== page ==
The UN's Open Working Group on Sustainable Development Goals convened in January 2013. Some 18 months later, it approved a set of 17 development goals for the world's people, including a goal explicitly related to cities. (UN Photo/Eskinder Debebe)
UCLG and its members are advocating for Sustainable Development Goals (SDGs) that take local and regional priorities into account, in particular in the light of the rapid urbanization faced by many regions of the world. The Campaign for an Urban SDG was launched because the dynamism of cities represents a major sustainable development opportunity, and a dedicated and stand-alone urban SDG is essential to mobilize stakeholders, promote integrated, city-level approaches, and accelerate progress towards sustainable development.
Josep Roig, UCLG Secretary General, puts it this way: “I look at the main goals — to end poverty and hunger, provide quality education, provide water and sanitation for all, build resilient infrastructure, provide economic growth and more — and then I ask: Where will all that be decided and take place? And suddenly it’s clear: It will be at the local, the city level across the world.”
After weeks of hard negotiations, the UN Open Working Group (OWG) on Sustainable Development Goals finally concluded its thirteenth and final session in New York on 19th July 2014. If the city goal makes it through to final ratification in September 2015, it will mark the UN’s strongest expression ever of the critical role of cities in the world’s future.
By Neil Pierce, Founder and Editor-in-chief of Citiscope.
Has an “age of the city” arrived — an era in which cities not only make up a majority of the world’s population, but in which their prosperity and security, their central role in the human enterprise is recognized, even by their nation states?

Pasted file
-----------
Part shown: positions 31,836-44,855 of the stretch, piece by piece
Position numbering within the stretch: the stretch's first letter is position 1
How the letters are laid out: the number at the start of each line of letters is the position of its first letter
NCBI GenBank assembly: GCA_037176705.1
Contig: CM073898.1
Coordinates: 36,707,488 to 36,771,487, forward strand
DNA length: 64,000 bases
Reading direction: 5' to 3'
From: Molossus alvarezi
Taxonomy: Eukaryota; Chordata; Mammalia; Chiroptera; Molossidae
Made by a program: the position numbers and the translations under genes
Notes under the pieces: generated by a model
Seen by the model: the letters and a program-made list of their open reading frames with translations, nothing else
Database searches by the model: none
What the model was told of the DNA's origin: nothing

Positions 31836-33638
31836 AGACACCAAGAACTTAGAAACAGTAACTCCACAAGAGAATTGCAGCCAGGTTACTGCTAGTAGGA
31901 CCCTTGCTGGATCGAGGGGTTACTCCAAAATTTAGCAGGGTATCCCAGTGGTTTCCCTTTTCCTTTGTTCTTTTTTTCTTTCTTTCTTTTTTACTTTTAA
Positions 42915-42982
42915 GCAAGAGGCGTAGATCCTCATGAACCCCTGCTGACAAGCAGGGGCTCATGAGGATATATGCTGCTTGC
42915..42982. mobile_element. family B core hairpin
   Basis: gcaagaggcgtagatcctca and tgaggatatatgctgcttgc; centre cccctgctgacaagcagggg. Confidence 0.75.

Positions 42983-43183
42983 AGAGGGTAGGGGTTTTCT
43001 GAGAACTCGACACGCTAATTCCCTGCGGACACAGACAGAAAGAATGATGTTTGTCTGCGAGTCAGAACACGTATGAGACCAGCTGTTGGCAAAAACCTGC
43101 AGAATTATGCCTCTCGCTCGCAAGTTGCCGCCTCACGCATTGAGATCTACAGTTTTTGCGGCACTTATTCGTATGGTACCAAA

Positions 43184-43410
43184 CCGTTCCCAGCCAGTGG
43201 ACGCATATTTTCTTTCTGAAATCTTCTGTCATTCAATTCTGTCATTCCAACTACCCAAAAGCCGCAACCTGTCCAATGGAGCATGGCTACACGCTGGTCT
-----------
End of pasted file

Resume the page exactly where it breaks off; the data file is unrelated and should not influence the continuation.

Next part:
A global coalition of advocates for the urban cause believe they’re on the brink of a major breakthrough with a United Nations goal focused on the global urban future, included in the successor to the widely-publicized Millennium Development Goals (MDGs) of the past 15 years.
The eight goals of the MDGs are generally credited with getting national governments, NGOs and aid organizations on the same page about issues to focus their development work on. Worldwide, the MDGs have been credited with contributing to meaningful drops in rates of extreme poverty, HIV infection and child mortality, among other improvements.
But the MDGs expire in 2015, sparking a broad international discussion about what should replace them. Next to come will be a set of Sustainable Development Goals (SDGs) for another 15 years. A high-level UN working group was created to sort through hundreds of ideas for goals.
Urban activists joined in the debate. And after an extensive campaign, they saw their efforts rewarded July 19 by inclusion of a specific urban goal — to “Make cities and human settlement inclusive, safe, resilient and sustainable.” The goal is backed up by specific targets, such as eliminating slum-like conditions, reducing urban sprawl and ensuring universal access to safe and sustainable urban transit. (See the full list of the new goals here.)
If the city goal makes it through to final ratification in September 2015, it will mark the UN’s strongest expression ever of the critical role of cities in the world’s future.
Approval didn’t come easily. Representatives from a number of countries — most clearly Great Britain, but also to some degree such countries as Croatia, Korea, the United States, Argentina, Canada, Israel, India, Pakistan, Bangladesh and Nepal — expressed some criticism. They argued cities were already covered within other goals on the list — for example, ending poverty and hunger. Some also feared an explicitly urban goal would imperil attention and international aid flows to rural areas.
Read the full article.
- Behind the push for an “urban SDG”
- The “urban SDG”: an explainer
- Comparing the MDGs and the SDGs
- On the record: What supporters of an “urban SDG” are saying